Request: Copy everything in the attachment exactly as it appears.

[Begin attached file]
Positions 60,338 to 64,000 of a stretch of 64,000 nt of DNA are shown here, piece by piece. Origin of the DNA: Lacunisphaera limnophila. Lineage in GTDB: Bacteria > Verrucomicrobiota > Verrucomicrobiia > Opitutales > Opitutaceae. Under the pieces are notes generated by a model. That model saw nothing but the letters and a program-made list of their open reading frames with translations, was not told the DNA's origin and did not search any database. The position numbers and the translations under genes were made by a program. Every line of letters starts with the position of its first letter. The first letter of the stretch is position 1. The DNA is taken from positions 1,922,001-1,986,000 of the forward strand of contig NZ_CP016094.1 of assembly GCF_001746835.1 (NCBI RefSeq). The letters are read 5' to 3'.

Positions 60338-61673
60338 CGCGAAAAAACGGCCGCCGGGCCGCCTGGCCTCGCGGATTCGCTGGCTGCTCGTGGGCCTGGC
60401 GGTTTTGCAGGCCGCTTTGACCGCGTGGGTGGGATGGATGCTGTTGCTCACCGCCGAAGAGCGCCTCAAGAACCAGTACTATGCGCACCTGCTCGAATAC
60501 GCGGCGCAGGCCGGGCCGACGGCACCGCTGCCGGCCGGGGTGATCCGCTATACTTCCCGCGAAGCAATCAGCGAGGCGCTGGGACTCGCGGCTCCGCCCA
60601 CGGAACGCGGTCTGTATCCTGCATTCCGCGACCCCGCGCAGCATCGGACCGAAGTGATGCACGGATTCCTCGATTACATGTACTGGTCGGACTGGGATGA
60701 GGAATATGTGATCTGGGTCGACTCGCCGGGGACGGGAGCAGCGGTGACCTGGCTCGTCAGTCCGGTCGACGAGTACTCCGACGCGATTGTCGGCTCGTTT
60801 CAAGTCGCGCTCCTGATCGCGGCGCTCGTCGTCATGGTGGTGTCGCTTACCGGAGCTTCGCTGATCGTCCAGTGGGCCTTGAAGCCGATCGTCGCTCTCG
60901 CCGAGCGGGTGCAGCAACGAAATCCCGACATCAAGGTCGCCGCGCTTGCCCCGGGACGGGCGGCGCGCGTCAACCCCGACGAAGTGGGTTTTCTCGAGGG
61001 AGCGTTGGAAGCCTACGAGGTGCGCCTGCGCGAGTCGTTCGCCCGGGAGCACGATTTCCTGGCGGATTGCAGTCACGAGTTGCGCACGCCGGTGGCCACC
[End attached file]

Positions 60,338 to 64,000 of a stretch of 64,000 nt of DNA are shown here, piece by piece. Origin of the DNA: Lacunisphaera limnophila. Lineage in GTDB: Bacteria > Verrucomicrobiota > Verrucomicrobiia > Opitutales > Opitutaceae. Under the pieces are notes generated by a model. That model saw nothing but the letters and a program-made list of their open reading frames with translations, was not told the DNA's origin and did not search any database. The position numbers and the translations under genes were made by a program. Every line of letters starts with the position of its first letter. The first letter of the stretch is position 1. The DNA is taken from positions 1,922,001-1,986,000 of the forward strand of contig NZ_CP016094.1 of assembly GCF_001746835.1 (NCBI RefSeq). The letters are read 5' to 3'.

Positions 60338-61673
60338 CGCGAAAAAACGGCCGCCGGGCCGCCTGGCCTCGCGGATTCGCTGGCTGCTCGTGGGCCTGGC
60401 GGTTTTGCAGGCCGCTTTGACCGCGTGGGTGGGATGGATGCTGTTGCTCACCGCCGAAGAGCGCCTCAAGAACCAGTACTATGCGCACCTGCTCGAATAC
60501 GCGGCGCAGGCCGGGCCGACGGCACCGCTGCCGGCCGGGGTGATCCGCTATACTTCCCGCGAAGCAATCAGCGAGGCGCTGGGACTCGCGGCTCCGCCCA
60601 CGGAACGCGGTCTGTATCCTGCATTCCGCGACCCCGCGCAGCATCGGACCGAAGTGATGCACGGATTCCTCGATTACATGTACTGGTCGGACTGGGATGA
60701 GGAATATGTGATCTGGGTCGACTCGCCGGGGACGGGAGCAGCGGTGACCTGGCTCGTCAGTCCGGTCGACGAGTACTCCGACGCGATTGTCGGCTCGTTT
60801 CAAGTCGCGCTCCTGATCGCGGCGCTCGTCGTCATGGTGGTGTCGCTTACCGGAGCTTCGCTGATCGTCCAGTGGGCCTTGAAGCCGATCGTCGCTCTCG
60901 CCGAGCGGGTGCAGCAACGAAATCCCGACATCAAGGTCGCCGCGCTTGCCCCGGGACGGGCGGCGCGCGTCAACCCCGACGAAGTGGGTTTTCTCGAGGG
61001 AGCGTTGGAAGCCTACGAGGTGCGCCTGCGCGAGTCGTTCGCCCGGGAGCACGATTTCCTGGCGGATTGCAGTCACGAGTTGCGCACGCCGGTGGCCACC